kabuki.jpgAs far as San Franciscans are concerned, there is no place like the Sundance Kabuki Theater. It’s comfy, has an awesome balcony, serves food, and costs an arm and a leg to go to. I mean, movies are already sort of expensive, but a good way to make them more expensive is to make them more expensive, and the people at Sundance Kabuki totally get that!

As far as I can tell, and that is pretty freaking far because I have great eyesight, the main purpose of the “amenities fee” they tack onto the ticket price is so you can choose your seat when you buy your ticket as opposed to 30 seconds later when you actually walk into the theater. $3? That’s worth $300,000!

But perhaps the service fee is for the privilege of sitting in the balcony where there are little tables between the seats. The guys I go with always want to get seats next to one of these tables, and I always want to sit in their laps, so everyone is usually happy except for them and me.

One time, a friend and I tried to sit in some seats that we had not reserved 30 seconds before, and the people who had reserved them came in and got confused because they were almost sure we were sitting in their seats, but they couldn’t be sure because we were covering the numbers with our knees.

They actually had to leave the theater to confirm their suspicions that we were assholes, and by the time they came back with a manager they had almost used up their entire amenities fee on us.

Apparently, part of the reason for the amenities fee is because the people behind Sundance Kabuki only present the finest “art, independent and world cinema” and yet I don’t see Tangled anywhere on the lineup! What is that all about? That’s all about crazy as far as I can tell, which is pretty goddamn far, and getting farther by the minute thanks to yesterday’s completely cosmetic Lasik surgery.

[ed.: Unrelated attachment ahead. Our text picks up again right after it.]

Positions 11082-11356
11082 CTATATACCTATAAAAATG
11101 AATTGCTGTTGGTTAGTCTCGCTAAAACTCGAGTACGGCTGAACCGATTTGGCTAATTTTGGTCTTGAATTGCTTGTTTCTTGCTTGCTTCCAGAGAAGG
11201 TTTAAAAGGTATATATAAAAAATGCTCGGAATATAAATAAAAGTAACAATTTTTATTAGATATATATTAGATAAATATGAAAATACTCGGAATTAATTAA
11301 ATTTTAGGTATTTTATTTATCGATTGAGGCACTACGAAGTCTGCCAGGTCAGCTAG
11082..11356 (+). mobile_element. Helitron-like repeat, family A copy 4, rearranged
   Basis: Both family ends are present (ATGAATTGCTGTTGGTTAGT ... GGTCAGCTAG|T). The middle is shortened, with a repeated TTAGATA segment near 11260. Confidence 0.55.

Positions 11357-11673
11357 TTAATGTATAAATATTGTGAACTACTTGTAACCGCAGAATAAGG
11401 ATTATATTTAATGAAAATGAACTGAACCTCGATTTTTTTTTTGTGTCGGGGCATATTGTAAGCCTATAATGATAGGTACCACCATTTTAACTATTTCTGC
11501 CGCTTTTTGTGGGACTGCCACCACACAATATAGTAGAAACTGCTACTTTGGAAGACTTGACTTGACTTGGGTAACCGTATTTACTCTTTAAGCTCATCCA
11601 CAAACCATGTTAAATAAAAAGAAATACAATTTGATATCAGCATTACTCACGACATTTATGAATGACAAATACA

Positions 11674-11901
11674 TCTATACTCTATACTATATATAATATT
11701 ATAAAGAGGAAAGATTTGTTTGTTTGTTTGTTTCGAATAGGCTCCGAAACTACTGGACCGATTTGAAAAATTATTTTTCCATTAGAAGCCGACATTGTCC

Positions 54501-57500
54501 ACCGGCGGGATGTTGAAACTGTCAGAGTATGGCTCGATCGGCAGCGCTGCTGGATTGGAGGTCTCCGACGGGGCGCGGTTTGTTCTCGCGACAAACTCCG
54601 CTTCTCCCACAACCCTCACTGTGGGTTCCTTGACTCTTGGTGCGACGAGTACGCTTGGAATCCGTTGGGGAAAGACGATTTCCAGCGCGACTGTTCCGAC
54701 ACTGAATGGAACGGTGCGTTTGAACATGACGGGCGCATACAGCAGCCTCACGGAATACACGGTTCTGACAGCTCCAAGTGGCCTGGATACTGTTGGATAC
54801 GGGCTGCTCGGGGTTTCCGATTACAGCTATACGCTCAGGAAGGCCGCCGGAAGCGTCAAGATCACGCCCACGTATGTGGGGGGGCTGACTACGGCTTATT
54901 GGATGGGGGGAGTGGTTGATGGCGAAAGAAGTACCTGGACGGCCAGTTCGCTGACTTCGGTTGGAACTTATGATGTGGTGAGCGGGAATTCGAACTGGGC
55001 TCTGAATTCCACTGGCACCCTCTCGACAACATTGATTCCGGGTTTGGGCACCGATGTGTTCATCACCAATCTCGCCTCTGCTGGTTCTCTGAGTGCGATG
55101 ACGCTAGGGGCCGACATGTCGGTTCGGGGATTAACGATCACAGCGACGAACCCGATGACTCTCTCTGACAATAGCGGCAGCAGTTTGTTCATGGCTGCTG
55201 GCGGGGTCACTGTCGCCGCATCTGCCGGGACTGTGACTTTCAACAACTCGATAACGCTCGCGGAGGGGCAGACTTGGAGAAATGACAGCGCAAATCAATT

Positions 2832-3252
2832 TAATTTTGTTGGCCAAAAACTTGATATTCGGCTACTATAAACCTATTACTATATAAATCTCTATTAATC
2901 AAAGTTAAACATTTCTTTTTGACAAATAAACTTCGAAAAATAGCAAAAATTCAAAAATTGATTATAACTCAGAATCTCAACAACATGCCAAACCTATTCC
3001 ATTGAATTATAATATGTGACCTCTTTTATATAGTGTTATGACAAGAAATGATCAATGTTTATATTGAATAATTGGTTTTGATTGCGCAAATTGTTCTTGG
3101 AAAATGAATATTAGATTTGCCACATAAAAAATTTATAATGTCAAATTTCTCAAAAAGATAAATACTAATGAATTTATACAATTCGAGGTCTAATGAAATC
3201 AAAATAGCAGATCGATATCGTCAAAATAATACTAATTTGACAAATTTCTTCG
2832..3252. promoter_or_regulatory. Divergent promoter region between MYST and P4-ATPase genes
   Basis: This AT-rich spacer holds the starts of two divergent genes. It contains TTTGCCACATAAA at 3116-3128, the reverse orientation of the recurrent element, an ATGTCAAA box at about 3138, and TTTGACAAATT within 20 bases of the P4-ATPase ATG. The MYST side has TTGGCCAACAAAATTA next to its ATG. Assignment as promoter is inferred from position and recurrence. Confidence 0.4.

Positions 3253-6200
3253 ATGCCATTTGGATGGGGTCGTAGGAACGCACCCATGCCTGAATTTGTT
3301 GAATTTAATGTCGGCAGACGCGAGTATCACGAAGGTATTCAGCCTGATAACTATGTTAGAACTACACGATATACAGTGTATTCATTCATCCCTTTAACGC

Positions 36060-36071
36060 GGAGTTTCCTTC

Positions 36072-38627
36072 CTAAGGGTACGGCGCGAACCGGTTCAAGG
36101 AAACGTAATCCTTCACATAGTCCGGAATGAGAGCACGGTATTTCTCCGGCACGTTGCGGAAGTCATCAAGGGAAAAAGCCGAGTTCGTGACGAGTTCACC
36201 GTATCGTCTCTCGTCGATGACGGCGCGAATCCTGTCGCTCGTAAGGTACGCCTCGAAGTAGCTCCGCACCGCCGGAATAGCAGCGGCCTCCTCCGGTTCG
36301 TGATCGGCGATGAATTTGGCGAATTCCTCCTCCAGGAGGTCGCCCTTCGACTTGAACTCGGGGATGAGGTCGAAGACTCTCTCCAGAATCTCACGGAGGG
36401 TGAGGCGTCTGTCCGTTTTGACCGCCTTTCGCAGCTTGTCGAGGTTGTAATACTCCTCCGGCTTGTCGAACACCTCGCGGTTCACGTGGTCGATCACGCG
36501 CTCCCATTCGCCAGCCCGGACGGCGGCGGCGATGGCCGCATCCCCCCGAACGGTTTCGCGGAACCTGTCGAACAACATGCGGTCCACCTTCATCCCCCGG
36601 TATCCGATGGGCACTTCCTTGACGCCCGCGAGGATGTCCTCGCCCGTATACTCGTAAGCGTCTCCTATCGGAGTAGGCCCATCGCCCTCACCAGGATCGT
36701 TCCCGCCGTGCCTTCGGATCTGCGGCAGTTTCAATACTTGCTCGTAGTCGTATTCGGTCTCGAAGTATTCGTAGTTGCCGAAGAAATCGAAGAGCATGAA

Of course, one of the reasons for the fee is because they don’t show long and embarrassing Coca-Cola commercials before the movie, which is a huge relief if you drink Pepsi.

Actually, after all this talk of amenities fees I’m starting to come around on the Sundance Kabuki. All of that and the chance to see Robert Redford for just $3 + the cost of admission sounds like a steal. I guess I am sort of a San Franciscan after all.

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  • Greg Dewar

    I’m more than happy to pay the fee if it means I don’t have to watch an endless array of the dumbest ads ever invented aka movie ads. Whenever I go to an AMC or Century theater and they do that whole lineup of ads for bad basic cable shows and then do that “you just saw an ad for Some Show That Will Be Canceled blah blah blah” and about 4000 previews for bad movies, cell phones and sodas it kills the moment.

    Plus the Sundance is the closest I can get to going to the Arclight Cinemas in LA, which is even better…all the amenities of Sundance and if you’re a member (cost = nada) on their anniversary they give you a present. Last one I got was a martini glass! woo hoo!

  • Karl

    Got to agree, picking seats online is the way to go. Also ensures a seat at sold-out shows (the screening of Howl with the subsequent trotting out film makers and Beat descendants comes to mind).

    One big letdown at this place though are the concession stands. Thankfully that can be avoided in many most cases but when I sat through 6 hours of Carlos yeah I had to go deal with these kids. The kind that like to give you the impression they like do you a favor because they are so much better than this.

  • sfbird

    The author seems to be missing the point that the advantage of picking your seat isn’t that you do it “30 seconds earlier” in the lobby, but that you can do it days or weeks earlier at home. Thus, you can walk into the 8pm show of a sold-out movie on opening night at 7:59 and know that you’ll have a great seat.

    Also, I can’t really figure out what she’s getting at. Does she hate the Kabuki? Is she just making fun of it to try to be funny? She obviously made a choice to write in the voice of a glib moron, but to what end?

    It just comes across like an annoying Yelp review.

  • Belgand

    All of these “Things San Franciscans Like” columns read like annoying Yelp reviews. I guess it’s the Appeal’s show that they can compete with the Chronicle in the cutthroat business of unpleasant puff pieces and misinformed editorials.

  • Brock Keeling

    Yes, someone is missing the point.

  • hannah

    @everyone: Is sarcasm dead or do people just not appreciate it anymore?

  • sfbird

    No, sarcasm is still alive, but it has to be funny (like comedian funny, not conversation-with-your-friend-in-a-bar funny). Otherwise, it just falls completely flat and comes across as sort of annoying.